Campus: CSU Northridge -- July 9, 2003

CSUN Student to be Honored as a Hearst/Trustees' Scholarship Recipient

Cal State Northridge deaf studies student Shannon Starr is one of six California State University students selected for the prestigious William Randolph Hearst/CSU Trustees Award Scholarship.
Starr, 24, will receive the honor at the CSU Board of Trustees’ meeting, Tuesday, July 15 in Long Beach.

The awards provide $3,000 scholarships to students with financial need who demonstrate superior academic performance, community service and personal accomplishments. The awards are funded by an endowment from the Hearst foundation and individual contributions from the CSU Board of Trustees.

Starr, who received her bachelor’s degree in May, has been accepted into the university’s graduate program in linguistics. She plans to become a university professor teaching deaf studies and sign language.

Starr said she was stunned when she received the letter informing her of the award.
“I was in shock, I couldn’t speak, my mouth dropped open and I couldn’t speak,” she said. “My roommate came and I kept pointing at the letter. For me, that was the sign that I could go into graduate school, I always wanted to go to grad school. Without it I wouldn’t be able to go.”
Starr’s educational journey has not been easy.

In 1996, Starr was exposed to a potentially deadly virus while on a church mission to the Philippines. The virus caused her to have flu like symptoms, seizures, amnesia, stomach pains, blurry visions and organ failure.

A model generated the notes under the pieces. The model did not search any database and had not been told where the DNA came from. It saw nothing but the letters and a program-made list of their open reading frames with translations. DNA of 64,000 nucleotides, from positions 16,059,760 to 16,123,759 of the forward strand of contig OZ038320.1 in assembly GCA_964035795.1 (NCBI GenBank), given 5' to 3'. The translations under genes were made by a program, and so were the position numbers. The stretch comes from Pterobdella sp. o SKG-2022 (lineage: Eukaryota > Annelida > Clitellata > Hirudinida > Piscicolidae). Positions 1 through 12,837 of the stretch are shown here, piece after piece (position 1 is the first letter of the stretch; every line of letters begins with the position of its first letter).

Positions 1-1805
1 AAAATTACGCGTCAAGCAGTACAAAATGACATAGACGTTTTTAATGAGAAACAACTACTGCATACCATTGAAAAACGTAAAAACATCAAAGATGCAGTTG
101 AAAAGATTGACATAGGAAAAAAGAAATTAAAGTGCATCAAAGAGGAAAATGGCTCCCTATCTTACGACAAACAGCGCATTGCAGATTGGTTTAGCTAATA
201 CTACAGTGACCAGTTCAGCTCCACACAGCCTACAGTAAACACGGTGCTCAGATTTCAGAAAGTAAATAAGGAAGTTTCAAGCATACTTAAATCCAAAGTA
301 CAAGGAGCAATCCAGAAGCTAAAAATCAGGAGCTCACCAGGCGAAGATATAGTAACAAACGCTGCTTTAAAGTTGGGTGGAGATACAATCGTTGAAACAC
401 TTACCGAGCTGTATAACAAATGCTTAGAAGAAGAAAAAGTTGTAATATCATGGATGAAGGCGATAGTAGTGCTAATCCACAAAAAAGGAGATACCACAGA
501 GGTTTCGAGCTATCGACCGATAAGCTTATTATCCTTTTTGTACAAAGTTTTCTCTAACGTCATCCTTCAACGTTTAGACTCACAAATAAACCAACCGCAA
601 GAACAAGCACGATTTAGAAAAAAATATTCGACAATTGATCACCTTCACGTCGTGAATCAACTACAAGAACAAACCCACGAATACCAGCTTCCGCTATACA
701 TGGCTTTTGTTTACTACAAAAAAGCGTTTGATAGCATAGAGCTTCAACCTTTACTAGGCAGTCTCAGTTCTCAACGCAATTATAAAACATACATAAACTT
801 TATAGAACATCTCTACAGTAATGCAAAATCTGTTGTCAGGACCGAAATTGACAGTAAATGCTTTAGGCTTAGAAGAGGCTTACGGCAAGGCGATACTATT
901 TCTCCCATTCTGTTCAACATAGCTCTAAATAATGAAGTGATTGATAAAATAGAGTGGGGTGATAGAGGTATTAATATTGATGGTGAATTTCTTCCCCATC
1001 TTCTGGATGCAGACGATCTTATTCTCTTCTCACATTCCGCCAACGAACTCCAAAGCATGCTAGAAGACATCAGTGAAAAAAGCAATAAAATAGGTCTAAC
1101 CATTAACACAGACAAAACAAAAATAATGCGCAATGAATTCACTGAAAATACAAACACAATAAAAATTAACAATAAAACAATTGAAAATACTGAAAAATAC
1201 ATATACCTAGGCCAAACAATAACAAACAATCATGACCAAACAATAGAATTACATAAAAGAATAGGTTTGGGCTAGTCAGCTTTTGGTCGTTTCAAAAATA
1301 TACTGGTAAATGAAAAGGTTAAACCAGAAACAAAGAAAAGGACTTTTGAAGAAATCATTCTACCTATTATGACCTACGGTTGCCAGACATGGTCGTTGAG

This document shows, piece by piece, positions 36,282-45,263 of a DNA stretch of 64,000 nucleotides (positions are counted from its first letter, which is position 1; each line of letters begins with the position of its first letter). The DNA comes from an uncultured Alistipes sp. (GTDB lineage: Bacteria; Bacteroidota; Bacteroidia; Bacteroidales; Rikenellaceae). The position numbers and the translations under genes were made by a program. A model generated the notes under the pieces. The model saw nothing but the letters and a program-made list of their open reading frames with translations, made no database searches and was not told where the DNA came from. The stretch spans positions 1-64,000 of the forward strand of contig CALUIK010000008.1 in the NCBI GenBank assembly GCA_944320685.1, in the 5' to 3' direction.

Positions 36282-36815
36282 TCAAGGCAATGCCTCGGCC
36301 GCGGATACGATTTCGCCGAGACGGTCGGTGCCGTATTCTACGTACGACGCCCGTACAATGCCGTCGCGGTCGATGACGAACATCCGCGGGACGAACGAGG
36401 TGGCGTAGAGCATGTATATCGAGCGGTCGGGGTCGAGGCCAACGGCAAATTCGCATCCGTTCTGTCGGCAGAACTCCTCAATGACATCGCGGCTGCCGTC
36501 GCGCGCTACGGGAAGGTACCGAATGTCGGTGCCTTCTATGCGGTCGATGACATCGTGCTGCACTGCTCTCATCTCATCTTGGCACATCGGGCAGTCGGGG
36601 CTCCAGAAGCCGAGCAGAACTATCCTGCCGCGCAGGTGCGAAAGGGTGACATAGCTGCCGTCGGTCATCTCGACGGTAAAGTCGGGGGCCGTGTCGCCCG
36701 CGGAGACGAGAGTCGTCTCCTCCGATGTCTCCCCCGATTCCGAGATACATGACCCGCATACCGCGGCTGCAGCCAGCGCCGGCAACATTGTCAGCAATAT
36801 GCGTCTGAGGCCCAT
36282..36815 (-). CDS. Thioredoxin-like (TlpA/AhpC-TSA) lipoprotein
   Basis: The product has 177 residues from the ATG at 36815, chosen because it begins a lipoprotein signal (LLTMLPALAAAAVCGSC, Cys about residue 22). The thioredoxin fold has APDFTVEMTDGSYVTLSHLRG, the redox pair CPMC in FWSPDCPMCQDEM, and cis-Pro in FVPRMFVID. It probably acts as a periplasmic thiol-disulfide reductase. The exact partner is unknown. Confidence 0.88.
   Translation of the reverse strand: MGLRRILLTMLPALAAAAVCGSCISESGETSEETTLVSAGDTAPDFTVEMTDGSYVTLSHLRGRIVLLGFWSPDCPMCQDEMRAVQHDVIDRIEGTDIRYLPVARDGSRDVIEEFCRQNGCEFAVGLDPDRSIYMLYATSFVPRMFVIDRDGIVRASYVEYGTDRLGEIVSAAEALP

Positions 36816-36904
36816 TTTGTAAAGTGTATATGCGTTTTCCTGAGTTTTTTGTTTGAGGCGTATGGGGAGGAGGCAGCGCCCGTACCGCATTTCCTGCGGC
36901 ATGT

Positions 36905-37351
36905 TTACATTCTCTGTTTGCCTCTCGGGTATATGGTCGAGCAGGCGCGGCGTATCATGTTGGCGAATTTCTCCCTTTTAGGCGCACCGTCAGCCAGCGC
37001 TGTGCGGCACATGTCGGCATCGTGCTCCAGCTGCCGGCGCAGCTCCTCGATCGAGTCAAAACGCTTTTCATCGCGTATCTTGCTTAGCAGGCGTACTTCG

After returning from the Philippines, she attended Palomar Junior College in San Diego to learn sign language, complete her general education and receive interpreter training.

But the illness still haunts her. Doctors told Starr twice that she was going to die, including at the start of her first semester at CSUN in spring 2002 when she was told she had four months to live because parasites were attacking her heart.

Starr has been able to triumph over her illness and graduated in May with a cumulative grade point average of 3.98. She is the treasurer for the Deaf Studies Association, a representative and liaison for Deaf CSUNians and works on campus as a professional sign language interpreter for the National Center on Deafness. She also volunteers for her church and the deaf community.

Starr said dropping out of school and not getting involved in extra curricular activities while at CSUN were not options, despite her medical problems. “I need to always be involved in school and activities in helping others. That is what helps me to keep going.”

Contact: Carmen Ramos Chandler, (818) 677-2130, carmen.chandler@csun.edu


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